wide angle, silly questions,,,

Discussion in 'Photography Beginners' Forum' started by puyjapin, Mar 3, 2009.

  1. puyjapin

    puyjapin TPF Noob!

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    Ok now i have the long zoom i was considering at some point getting a wide angle, 10-20 or 12-24... the kit lens i have is 18mm. will the 10mm or 12mm bring a great deal more into the frame?
    Also what i cant quite get is normally with a landscape or building you need quite a lot of DOF however it seems a lot of the wide angle goes own to low f stops. Why is this necessary when normally a blurry background is not needed on landscapes...
     
  2. Chris Stegner

    Chris Stegner TPF Noob!

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    This past Christmas I treated myself to a new wide angle. I got a Sigma 12-24. I of course have a full frame 5D so I'm getting every bit of the 12mm.

    I'd say if you're curious about how any given lens will look or react, the best thing you can do is to go to your local camera store and try some lenses on. Shoot with them and see what you get. Your local store may even order lenses for you to review just as a service. Of course I would suggest buying from them if you find something you like. I have actually paid a little more for equipment just to support a local store. It's worth the money knowing you have an expert or 2 locally if you need them.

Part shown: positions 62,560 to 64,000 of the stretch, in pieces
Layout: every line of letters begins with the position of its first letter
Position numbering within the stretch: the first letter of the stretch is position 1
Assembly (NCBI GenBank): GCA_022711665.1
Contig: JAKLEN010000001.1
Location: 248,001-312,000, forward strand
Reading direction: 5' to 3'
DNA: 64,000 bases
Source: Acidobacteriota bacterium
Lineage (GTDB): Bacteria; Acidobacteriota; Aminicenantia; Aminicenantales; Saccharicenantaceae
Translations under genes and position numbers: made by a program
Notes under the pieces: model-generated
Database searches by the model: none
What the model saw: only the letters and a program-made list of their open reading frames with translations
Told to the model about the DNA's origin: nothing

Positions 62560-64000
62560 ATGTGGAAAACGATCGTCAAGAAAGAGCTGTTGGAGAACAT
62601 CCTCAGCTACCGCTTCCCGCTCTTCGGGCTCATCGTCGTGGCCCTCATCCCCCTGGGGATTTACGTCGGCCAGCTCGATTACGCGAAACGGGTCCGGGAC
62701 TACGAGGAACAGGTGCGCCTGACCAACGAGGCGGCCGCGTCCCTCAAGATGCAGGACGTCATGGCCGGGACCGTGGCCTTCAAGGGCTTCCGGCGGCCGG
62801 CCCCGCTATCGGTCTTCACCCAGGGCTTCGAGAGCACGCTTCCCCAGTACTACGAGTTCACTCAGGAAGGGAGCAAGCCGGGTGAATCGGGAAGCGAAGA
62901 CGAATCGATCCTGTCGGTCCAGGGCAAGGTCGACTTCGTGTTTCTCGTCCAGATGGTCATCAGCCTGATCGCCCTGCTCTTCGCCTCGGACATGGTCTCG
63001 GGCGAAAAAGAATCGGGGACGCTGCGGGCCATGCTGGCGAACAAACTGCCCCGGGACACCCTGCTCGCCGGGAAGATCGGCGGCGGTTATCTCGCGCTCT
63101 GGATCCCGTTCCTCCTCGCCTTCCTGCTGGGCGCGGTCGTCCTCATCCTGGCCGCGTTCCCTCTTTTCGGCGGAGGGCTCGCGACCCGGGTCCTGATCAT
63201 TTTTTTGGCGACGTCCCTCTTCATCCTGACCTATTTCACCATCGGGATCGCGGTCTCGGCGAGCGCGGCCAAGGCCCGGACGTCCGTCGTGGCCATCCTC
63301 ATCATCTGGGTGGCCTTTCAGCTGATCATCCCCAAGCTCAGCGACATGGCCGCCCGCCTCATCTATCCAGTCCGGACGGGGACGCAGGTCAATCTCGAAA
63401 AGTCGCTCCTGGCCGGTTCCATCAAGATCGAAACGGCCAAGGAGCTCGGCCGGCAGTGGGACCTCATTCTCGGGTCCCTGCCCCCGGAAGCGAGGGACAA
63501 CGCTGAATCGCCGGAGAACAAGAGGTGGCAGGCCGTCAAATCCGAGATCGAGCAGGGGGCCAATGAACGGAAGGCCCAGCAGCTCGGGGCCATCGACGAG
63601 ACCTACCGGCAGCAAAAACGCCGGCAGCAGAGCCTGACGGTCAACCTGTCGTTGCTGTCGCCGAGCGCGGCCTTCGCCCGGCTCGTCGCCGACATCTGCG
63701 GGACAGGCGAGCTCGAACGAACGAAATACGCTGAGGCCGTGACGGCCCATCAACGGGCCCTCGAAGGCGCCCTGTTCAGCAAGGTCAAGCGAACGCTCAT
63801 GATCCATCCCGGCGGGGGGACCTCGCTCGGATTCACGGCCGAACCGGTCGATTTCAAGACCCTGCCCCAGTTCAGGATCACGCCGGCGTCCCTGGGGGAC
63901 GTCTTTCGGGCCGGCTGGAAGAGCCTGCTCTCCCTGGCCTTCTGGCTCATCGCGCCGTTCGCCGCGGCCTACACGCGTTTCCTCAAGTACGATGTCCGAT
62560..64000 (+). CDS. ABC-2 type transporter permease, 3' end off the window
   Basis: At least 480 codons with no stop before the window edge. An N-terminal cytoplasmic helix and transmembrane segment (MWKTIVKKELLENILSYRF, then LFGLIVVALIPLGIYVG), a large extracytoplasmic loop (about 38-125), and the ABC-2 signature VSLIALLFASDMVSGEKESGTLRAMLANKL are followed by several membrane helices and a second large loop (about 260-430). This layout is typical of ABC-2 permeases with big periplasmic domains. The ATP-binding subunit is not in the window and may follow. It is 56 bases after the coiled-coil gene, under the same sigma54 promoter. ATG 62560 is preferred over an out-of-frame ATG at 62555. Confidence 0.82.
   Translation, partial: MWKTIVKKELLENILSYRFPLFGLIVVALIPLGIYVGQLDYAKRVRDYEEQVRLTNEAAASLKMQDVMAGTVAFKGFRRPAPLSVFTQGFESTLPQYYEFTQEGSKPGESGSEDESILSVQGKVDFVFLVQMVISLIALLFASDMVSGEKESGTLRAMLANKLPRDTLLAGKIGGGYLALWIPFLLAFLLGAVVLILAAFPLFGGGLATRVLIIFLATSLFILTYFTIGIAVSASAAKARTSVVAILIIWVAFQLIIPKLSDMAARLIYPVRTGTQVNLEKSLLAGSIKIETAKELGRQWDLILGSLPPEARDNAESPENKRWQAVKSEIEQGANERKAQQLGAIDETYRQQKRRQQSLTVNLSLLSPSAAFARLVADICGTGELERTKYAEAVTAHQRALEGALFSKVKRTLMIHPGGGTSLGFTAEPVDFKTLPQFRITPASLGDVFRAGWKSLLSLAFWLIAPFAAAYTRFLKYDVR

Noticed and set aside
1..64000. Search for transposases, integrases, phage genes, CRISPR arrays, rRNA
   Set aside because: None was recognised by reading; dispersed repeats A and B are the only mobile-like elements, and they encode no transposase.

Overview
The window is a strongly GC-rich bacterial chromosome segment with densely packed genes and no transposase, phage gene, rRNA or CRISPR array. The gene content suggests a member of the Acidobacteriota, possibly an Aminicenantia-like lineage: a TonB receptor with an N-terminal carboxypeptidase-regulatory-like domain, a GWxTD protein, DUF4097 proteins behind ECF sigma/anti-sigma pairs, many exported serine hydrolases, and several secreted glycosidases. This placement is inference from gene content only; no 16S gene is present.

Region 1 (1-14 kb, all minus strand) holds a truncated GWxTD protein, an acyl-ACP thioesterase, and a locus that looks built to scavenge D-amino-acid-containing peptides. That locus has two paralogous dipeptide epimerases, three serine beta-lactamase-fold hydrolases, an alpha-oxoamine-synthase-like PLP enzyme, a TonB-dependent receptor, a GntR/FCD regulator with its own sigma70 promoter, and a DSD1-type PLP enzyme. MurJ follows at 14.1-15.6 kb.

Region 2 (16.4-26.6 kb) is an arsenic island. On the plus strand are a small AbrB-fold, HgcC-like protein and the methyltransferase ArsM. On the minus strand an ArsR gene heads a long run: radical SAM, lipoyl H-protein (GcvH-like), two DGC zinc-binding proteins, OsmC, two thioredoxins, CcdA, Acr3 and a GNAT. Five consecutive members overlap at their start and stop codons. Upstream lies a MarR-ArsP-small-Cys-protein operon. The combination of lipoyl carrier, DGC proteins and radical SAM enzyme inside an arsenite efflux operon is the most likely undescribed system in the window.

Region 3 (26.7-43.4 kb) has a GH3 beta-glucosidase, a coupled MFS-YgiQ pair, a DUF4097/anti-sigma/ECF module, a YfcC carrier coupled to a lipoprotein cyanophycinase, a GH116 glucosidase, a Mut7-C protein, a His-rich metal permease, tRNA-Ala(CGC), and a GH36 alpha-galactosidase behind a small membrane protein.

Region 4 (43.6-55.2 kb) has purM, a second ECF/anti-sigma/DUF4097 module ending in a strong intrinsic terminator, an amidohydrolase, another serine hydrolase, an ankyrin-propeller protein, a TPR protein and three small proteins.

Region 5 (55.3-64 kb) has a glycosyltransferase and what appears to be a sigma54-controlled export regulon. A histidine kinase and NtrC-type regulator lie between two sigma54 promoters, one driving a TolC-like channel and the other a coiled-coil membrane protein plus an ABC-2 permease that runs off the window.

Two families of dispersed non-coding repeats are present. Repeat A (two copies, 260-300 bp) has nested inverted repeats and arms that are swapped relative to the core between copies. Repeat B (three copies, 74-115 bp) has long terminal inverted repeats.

3. tuck

    tuck TPF Noob!

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    Are super wide angles like 10-20 meant to be indoor performers ?

    The widest Iv used is 28mm and it was satisfactory. Now the beaches I visit are a lot bigger too ;)
     
  4. puyjapin

    puyjapin TPF Noob!

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    whatabout outside of buildings if you cant get far enough away?
    would a 10/20 perform on a d40? or would the 18mm be the best it would perform at?
     
  5. jlykins

    jlykins TPF Noob!

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    Wide angles are great for indoor shots. As a matter of fact, a lot of people buy them just for doing weddings and such. Yes a wide angle would perform just fine on a D40. You will be happy with the outcome too I would imagine.
     
  6. Dao

    Dao No longer a newbie, moving up!

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    You can visit flickr.com and search for "10-20mm" and see images taken with ultra wide angle lens like the 10-20mm.

    The 10-20mm or most of the ultra wide zoom lenses are made for crop bodies. So 10mm in d40 will have a field of view of 15mm when compare with a 35mm film SLR camera or a full frame sensor SLR camera.
     
  7. puyjapin

    puyjapin TPF Noob!

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    when u say for indoor use are they not great for buildings outside, beaches and skies , landscapes etc?
     
  8. Dao

    Dao No longer a newbie, moving up!

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    You can use it for anything you like. Indoor or outdoor. Landscape or portrait. You just need to understand the lens characteristics such as lens distortion.